The first proper book about music I read was Philip Norman’s Shout! And because it was the first, and because I was 13 years old, I accepted its analysis, that the recently deceased Lennon was the towering, tortured genius of the band, while McCartney was a thin-skinned prima donna writing plinky-plonky singalongs about sheepdogs and cross-dressing market traders for your mum and auntie. After a while, I began to realise that life and art were probably more complicated than that, especially when I read other books that didn’t necessarily followed Norman’s conventional “and then this happened” model of history. Among the most significant on my thinking and my own writing were Greil Marcus’s Lipstick Traces, which redefines punk rock in the context of Dada, Situationism and even the medieval Cathars; and then Peter Guralnick’s Sweet Soul Music, about the triumphs and tragedies of black musicians in the Southern states, against the backdrop of the political turbulence of the 60s and 70s. These books, and other, reinforced the idea that I hope informs my own writing: great art is always about more than itself. (Also, mainly thanks to Ian MacDonald’s Revolution in the Head, I came to realise that there was more depth to McCartney’s work than I’d realised, and that some of Lennon’s was a bit crap, really.)

So, with no slight intended to Norman’s work, I rather grew out of it, just as I’d grown out of Roald Dahl or CS Lewis (but retained a nostalgic fondness for them). And apparently Norman hasn’t taken such rejections lying down

In Britain, writing about rock music still isn’t really taken seriously – and, by and large, doesn’t deserve to be. In the US, by contrast, it’s taken far too seriously, with the earnest, plodding pair Greil Marcus and Peter Guralnick vying for supremacy in the field. To me, their combined surnames suggests a new verb, “to greilnick” – ie churn out leaden paragraphs overstuffed with show-offy facts, yet be unable to create a compelling narrative or convey character or atmosphere.

Poor Philip. Maybe the problem is that some of us are shallow enough to fall for the charm of those “show-offy facts”.

Monday, December 07, 2020

About statues

In the Telegraph, of all places, Cal Reveley-Calder deftly sidesteps the controversy over the imminent statue of Margaret Thatcher in Grantham by seizing on its most important aspect; as a piece of art, the statue itself is the worst possible thing, boring. As are most public statues, including that of Edward Colston

But statues like Jennings’s, so blandly figurative, shove their subjects onto the stage – look, she’s so important that we’ve carved her in stone! – and only permit you a binary view: you are in favour, or you aren’t... That binary, for statues, means “standing” or “coming down”. They last until they don’t, which is fair: “yes or no” is the only art criticism they deign to receive.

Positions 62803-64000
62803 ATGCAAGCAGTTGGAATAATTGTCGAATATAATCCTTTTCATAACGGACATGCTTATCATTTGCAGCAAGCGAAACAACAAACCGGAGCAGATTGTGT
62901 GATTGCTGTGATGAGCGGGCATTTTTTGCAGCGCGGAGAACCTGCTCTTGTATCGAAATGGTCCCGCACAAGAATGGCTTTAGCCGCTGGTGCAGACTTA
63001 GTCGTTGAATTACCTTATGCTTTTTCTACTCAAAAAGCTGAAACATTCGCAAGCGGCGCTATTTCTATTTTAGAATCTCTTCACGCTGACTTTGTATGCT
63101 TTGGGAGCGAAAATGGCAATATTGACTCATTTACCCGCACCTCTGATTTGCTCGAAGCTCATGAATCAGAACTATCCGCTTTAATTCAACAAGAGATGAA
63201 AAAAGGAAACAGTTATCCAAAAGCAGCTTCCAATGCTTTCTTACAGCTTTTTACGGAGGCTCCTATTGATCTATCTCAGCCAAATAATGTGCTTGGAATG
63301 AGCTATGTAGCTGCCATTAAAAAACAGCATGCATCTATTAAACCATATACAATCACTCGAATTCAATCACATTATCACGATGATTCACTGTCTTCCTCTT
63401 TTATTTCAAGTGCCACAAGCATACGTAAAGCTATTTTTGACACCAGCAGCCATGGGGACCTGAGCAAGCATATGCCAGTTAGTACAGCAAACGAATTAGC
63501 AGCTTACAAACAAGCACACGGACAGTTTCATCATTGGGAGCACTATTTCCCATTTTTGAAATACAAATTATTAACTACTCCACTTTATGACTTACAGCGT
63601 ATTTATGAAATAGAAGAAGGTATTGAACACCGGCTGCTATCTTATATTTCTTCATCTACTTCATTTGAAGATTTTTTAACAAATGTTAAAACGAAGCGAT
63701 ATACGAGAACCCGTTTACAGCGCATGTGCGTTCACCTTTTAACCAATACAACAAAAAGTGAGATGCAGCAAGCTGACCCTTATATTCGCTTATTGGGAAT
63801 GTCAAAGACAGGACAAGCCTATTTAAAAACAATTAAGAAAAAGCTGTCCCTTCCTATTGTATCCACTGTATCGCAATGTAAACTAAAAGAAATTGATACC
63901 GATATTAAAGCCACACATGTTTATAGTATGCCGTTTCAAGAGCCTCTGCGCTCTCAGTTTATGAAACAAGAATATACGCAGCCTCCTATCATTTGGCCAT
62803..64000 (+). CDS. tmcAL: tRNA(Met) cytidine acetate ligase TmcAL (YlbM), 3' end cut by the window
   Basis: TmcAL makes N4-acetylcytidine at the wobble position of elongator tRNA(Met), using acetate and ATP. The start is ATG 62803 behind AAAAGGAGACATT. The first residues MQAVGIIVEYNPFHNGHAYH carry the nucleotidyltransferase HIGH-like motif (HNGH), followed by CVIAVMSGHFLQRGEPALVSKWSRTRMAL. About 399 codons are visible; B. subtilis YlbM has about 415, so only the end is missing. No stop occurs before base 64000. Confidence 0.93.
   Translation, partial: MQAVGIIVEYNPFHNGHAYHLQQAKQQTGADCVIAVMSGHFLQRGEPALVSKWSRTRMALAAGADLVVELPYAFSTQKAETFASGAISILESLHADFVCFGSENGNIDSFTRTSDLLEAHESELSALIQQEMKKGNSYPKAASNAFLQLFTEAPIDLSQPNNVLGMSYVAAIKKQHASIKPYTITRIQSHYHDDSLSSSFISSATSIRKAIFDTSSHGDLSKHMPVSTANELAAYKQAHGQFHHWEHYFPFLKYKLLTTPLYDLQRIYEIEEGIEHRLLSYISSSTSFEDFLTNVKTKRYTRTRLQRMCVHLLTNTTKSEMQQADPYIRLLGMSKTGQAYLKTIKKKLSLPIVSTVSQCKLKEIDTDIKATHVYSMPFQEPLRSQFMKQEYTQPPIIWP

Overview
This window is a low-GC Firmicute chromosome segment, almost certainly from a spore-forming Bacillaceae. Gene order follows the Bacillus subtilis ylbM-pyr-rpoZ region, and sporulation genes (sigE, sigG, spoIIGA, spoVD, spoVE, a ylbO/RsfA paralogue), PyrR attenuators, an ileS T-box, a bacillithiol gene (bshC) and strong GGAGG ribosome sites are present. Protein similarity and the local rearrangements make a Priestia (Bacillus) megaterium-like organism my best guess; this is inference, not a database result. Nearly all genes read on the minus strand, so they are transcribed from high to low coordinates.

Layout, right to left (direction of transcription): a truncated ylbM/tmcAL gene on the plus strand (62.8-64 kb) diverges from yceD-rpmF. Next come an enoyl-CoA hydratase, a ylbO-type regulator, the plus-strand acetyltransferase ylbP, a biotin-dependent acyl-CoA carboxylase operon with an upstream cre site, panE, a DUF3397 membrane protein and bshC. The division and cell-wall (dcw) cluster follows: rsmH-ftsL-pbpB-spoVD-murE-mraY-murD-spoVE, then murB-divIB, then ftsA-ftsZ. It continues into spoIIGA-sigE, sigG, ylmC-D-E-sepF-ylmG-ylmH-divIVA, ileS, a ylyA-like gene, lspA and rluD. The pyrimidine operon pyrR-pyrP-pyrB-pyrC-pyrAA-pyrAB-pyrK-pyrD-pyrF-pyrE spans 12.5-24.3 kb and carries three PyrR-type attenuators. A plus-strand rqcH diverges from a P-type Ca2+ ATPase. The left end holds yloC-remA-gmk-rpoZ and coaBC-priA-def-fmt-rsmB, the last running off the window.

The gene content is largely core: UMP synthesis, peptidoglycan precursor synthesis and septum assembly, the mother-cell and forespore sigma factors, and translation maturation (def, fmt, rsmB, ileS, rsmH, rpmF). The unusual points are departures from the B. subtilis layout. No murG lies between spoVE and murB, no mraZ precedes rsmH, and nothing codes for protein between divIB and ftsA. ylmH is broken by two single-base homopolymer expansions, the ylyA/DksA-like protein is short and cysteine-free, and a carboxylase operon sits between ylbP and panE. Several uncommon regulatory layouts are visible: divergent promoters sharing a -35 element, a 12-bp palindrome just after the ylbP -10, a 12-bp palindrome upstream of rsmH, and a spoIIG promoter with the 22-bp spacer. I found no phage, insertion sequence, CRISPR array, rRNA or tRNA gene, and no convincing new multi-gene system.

And in case you missed it, Colston’s statue has been replaced by something far more appropriate, and more enjoyable and, yes, better. 

Thursday, December 03, 2020

About Pessoa and Twitter

This morning, I was listening to BBC Radio 4’s In Our Time, about the Portuguese writer Fernando Pessoa, of whom I had only the sketchiest knowledge, and within a few minutes I immediately wanted to read everything he’d ever read, all at once, and borrow one of his hats as well. Then I made a fatal mistake – in my enthusiasm, I took to Twitter to alert everyone to the show, a shining example of why the BBC needs to be defended against all comers.

But it didn’t end there of course. While I was in Dorsey’s maw, I noticed that Gavin Williamson had done another very stupid thing, and had my say on that; and then went down another rabbit-hole about Julie Christie’s lipstick in Far From The Madding Crowd. And when I resurfaced, the Pessoa show was still on, but I’d rather lost the thread. So I went back to Twitter to whine about that.

To which one Danny Garlick responded:

And to be fair, before I started listening, I wouldn’t have got the joke. 

Tuesday, December 01, 2020

About Trump (please God for the last time)

A splendid essay by Matthew Walther on the appeal of Trump – it’s camp, daahling:
Trumpian aesthetics is a catch-all of the great artificial modes in Western art: rococo, Art Deco, vaporwave. It is above all anti-pastoral. (Like the denizens of Versailles, Trump can only encounter the natural world third or fourth-hand, in a tweet about the imminent signing of the 2018 farm bill embedded with a clip of him singing the Green Acres theme song at the Emmys.)
Also this, my favourite ever clip of the man, in which he pretends to have read a book: